Common Celiacomesenteric Trunk Presenting with Mesenteric Ischemia: 2 Case Reports with a Review of the Literature

1University of Hawaii, Honolulu, HI
2University of Hawaii, Honolulu, HI
3University of Hawaii, Honolulu, HI

Meeting: Hospital Medicine 2013, May 16-19, National Harbor, Md.

Abstract number: 373

Case Presentation:

We present 2 cases demonstrating variant branching of the abdominal aortic trunks along with radiographic imaging and correlation to a common disease state. The first case is a 67‐year‐old woman who presented with abrupt onset of rapidly worsening abdominal pain. Computed tomography demonstrated pneumatosis intestinalis with air in both the hepatic portal system and superior mesenteric veins. A celiacomesenteric trunk (CMT) was noted to originate from the aorta at T12 replacing separate superior mesenteric artery (SMA) and celiac trunk (CT). The patient was taken for exploratory laparotomy, which revealed a 60‐cm length of ischemic bowel, which was resected. The second case was an 88‐year‐old man with recurrent GI bleeding accompanied by severe abdominal pain. Enteroscopy revealed a dusky section of the proximal duodenum with bleeding duodenal ulcerations, which are pathognomonic for chronic mesenteric ischemia. Angiography demonstrated CMT with high‐grade stenosis. The CMT was stented open improving flow and reperfusing the bowel. The ischemic portion of the bowel recovered with out required resection


Chronic mesenteric ischemia remains an elusive diagnosis based on symptoms of intestinal angina supported by demonstration of high‐grade stenosis in multiple mesenteric vessels. The number of vessels that must be involved before symptom onset remains a debate. Gradual, progressive stenosis of one or more of the major mesenteric vessels is generally well tolerated because of the abundant collateral circulation that exists among the mesenteric vessels. CMT is a rare variation reported to occur in less than 1% of the population and is associated with an intrinsic loss of SMA‐CT collateral circulation. In these instances the collateral circulation between SMA and the celiac artery, an important safeguard protecting against mesenteric ischemia, is absent, leaving the bowel with one dominant vascular feed. Episodes of significant abdominal pain in this setting merit a low threshold for investigation and revascularization.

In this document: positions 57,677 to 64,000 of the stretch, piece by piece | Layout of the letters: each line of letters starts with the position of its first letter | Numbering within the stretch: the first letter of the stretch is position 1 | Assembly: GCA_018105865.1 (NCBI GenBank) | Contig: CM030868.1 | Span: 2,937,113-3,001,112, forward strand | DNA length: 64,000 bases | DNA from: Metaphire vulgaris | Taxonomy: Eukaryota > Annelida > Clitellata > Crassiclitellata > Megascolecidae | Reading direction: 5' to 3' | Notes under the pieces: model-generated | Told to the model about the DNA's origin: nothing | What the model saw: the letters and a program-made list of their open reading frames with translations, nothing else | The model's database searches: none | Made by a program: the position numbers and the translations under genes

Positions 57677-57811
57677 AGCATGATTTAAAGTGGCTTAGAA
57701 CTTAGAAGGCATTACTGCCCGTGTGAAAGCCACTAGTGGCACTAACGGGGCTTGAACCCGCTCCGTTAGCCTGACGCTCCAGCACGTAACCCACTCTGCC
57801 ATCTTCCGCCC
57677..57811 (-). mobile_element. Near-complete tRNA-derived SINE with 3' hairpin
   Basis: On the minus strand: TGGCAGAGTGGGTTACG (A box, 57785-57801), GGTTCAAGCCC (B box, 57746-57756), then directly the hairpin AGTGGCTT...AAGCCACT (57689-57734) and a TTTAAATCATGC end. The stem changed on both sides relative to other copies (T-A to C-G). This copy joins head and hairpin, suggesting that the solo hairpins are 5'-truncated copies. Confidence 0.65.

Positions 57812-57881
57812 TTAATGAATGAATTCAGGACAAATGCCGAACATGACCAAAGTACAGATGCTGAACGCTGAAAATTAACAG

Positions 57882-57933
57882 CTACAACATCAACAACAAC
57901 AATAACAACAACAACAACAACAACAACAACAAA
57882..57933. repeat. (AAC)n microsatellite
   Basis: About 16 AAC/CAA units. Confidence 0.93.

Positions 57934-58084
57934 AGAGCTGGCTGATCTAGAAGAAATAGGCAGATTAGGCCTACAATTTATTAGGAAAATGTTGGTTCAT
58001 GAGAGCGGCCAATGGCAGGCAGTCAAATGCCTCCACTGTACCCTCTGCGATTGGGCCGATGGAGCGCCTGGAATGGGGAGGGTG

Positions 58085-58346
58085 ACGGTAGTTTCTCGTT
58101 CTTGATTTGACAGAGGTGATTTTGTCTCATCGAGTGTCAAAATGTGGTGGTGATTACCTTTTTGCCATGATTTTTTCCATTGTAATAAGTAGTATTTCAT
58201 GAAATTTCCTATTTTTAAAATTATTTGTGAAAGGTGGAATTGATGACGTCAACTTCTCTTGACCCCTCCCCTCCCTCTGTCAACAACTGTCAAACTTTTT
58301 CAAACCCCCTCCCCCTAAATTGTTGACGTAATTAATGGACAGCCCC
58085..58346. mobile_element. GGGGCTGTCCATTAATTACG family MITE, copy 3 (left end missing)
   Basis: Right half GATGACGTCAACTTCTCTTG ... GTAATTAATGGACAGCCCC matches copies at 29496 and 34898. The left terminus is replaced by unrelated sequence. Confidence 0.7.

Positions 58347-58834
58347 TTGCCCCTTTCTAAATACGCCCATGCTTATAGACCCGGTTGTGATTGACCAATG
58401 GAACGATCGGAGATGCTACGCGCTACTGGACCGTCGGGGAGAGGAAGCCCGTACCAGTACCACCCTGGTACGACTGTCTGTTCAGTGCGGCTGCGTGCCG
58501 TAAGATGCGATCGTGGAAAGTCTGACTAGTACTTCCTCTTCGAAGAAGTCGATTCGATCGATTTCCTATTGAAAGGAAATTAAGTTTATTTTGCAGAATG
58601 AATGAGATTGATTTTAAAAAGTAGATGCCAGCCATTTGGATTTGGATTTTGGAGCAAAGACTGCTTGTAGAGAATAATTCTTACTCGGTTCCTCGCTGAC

We present two cases of symptomatic mesenteric ischemia in patients with celiacomesenteric trunk (CMT). Although rare, the presence of CMT has important clinical implications. The lack of collateral protection when CMT is compromised by atherosclerosis places the viscera at higher risk of ischemia. These cases together with a review of literature and discussion of the embryological development introduce a mechanism and provide anecdotal association between CMT and a predisposition to mesenteric ischemia.

Sagital CT (left) of CMT with intrahepatic portal gas and 3‐D reconstruction (right).

To cite this abstract:

Addicott B, Nguyen M, Pedro P. Common Celiacomesenteric Trunk Presenting with Mesenteric Ischemia: 2 Case Reports with a Review of the Literature. Abstract published at Hospital Medicine 2013, May 16-19, National Harbor, Md. Abstract 373. Journal of Hospital Medicine. 2013; 8 (suppl 2). Accessed May 22, 2019.

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